So, my apology to anyone who may have misinterpreted this thread. I accept responsibility for the poor choice in wording I may have used which may have led to this misinterpretation.

RE: Unity/non-duality experiences not the end goal
Answer
9/19/09 12:20 PM as a reply to Ian And.
As to the definition of stream entry, might check out such works as Practical Insight Meditation, by Mahasi Sayadaw, or Mastering the Core Teachings of the Buddha, by me, available here on the wiki and at www.interactivebuddha.com, and realize that the A&P (Arising and Passing Away) conveys a lot of the benefits you state, but stream enterers have vastly enhanced capabilities that you would be likely to recognize. I would recommend learning more about the maps, as there is much to say on them that is more interesting than the Ten Fetters. As to those who you claim have eliminated completely from experience some or all of the Ten Fetters, it would be interesting to know who you are referring to specifically and how they actually describe this in detail, as that sort of thing is more interesting than stating you have friends whose experience matches the traditional models without specifics. The first three are no biggie, but by second path, there is some tension between what actually happens and how the traditional models describe it, thought they are getting at something.

RE: Unity and non-duality experiences not the end goal
Answer
10/15/09 6:45 PM as a reply to Ian And.
Missing, perhaps, from the initial post of this thread is a kind of preface to the section which was quoted. The following quoted section comes just prior to the section titled XIV.4 Nibbana: Neither All-Embracing Unity Nor Annihilation, and in essence it sets up the section (just mentioned) which follows it. In this present section, Ven. Analayo defines for the reader the canonical definition of nibbana as he finds it expressed in the Pali discourses. Those who follow and accept the discourses as being the most authentic record of Gotama's teachings will be interesed to consider this definition in light of what they have experienced on the path. Included here, too, are the footnotes for those who wish to look up the references given in the text.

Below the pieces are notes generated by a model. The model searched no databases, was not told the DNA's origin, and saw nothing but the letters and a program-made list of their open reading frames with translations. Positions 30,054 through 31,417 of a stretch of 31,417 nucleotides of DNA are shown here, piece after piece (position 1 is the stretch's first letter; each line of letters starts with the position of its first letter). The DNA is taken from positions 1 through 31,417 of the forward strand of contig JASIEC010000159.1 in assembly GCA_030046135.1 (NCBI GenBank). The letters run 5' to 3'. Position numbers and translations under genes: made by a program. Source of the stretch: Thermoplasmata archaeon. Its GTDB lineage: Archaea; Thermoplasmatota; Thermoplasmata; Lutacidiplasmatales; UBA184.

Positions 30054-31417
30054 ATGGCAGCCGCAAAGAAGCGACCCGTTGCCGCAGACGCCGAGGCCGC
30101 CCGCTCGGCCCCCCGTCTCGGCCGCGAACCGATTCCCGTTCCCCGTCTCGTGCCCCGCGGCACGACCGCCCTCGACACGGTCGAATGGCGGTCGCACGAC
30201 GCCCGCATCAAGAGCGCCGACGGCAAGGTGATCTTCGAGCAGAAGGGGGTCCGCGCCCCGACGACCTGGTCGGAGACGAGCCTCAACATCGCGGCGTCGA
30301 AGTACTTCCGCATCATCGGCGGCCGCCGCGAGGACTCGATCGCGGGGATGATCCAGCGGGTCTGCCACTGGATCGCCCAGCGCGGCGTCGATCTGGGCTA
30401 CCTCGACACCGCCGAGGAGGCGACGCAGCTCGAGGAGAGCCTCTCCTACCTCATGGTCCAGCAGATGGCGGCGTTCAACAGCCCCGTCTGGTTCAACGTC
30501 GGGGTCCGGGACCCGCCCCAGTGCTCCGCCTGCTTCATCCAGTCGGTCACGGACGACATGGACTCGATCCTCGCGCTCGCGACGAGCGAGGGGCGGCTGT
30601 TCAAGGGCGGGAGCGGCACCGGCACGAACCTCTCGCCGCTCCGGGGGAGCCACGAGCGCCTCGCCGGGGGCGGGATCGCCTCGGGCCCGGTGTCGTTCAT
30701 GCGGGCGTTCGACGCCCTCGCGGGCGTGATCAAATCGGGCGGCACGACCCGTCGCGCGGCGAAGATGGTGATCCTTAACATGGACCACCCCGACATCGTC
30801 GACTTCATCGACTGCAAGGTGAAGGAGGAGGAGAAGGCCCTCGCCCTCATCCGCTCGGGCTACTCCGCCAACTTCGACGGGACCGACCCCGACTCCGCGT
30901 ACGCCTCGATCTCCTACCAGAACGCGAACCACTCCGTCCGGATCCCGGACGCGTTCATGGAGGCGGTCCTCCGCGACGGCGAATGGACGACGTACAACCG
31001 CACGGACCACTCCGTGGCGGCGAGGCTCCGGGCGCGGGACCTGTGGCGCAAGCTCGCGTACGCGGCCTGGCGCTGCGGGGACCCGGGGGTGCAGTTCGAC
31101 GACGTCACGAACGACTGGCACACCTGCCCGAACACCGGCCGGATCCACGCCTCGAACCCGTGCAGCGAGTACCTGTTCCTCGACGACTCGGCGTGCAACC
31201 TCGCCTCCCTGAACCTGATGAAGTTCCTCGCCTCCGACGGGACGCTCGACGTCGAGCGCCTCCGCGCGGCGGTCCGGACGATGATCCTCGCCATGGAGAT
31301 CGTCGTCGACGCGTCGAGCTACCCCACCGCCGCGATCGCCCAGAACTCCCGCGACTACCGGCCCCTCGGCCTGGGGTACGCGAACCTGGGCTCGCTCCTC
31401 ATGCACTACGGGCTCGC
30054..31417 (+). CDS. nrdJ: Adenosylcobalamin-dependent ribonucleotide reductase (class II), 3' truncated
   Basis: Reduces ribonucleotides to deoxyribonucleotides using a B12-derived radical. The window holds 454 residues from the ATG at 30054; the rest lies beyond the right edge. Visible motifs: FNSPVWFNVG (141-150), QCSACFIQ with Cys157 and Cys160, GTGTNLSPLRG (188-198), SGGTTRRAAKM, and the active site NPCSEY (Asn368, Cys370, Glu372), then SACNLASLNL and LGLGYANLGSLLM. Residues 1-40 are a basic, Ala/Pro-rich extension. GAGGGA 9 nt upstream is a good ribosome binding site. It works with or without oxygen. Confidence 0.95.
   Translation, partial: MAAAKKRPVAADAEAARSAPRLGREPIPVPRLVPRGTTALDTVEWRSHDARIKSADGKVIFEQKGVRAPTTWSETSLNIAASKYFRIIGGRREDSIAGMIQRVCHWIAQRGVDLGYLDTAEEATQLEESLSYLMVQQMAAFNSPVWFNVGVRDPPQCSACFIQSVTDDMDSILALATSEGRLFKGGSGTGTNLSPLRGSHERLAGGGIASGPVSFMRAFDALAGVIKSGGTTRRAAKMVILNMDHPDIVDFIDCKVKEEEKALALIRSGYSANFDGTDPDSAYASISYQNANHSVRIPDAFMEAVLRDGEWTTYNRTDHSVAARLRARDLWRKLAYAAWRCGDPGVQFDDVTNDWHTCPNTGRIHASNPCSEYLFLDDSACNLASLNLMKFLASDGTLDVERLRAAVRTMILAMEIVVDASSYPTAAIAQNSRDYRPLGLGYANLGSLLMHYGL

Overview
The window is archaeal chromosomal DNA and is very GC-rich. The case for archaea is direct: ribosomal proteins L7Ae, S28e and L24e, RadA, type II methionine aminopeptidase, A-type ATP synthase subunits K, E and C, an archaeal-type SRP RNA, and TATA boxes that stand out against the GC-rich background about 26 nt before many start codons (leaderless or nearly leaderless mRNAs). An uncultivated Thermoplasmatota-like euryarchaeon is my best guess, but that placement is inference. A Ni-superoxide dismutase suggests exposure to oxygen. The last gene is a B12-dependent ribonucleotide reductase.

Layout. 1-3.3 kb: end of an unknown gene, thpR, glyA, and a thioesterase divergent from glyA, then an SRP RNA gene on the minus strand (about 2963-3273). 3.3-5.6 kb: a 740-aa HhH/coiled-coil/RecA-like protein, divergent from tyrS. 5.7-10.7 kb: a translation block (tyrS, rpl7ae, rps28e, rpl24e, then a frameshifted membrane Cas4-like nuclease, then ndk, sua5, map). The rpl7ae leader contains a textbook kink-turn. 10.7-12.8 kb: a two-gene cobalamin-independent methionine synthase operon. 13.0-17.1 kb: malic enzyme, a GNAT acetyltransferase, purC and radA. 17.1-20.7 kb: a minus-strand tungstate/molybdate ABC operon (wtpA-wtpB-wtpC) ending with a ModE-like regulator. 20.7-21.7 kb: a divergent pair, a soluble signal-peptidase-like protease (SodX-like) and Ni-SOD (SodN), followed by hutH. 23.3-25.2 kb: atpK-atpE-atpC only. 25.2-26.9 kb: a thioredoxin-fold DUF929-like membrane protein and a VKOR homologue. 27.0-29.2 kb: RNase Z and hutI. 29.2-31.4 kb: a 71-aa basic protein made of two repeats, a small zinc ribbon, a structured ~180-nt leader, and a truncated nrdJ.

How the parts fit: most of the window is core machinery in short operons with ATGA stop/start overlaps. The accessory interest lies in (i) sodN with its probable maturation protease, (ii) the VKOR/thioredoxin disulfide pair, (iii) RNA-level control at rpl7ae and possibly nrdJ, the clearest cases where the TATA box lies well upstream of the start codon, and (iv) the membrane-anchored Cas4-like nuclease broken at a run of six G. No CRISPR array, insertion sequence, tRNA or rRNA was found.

By way of explanation, the parenthetical references to the various books of the Sutta Pitaka within the footnotes refer to the English translations of these books from the Wisdom Publications editions of the Majjhima Nikaya or MN, the Digha Nikaya or DN, and the Samyutta Nikaya or SN. The Anguttara Nikaya (AN) is referred to here in Analayo's footnotes simply by the letter "A" followed by the book and section number in which the passage is found in the (as yet untranslated by Wisdom Publications) Pali version. By way of further note, the Anguttara Nikaya is currently available in an anthology form published by a different publisher: Numerical Discourses of the Buddha published by AltaMira Press. For anyone who possesses these books, they can go to these abbreviated designations in order to quickly look up the passages being noted. Also, emboldened emphasis is mine.

[quote="Analayo, Satipatthana, pg. 260"] XIV.3 The Early Buddhist Conception of Nibbana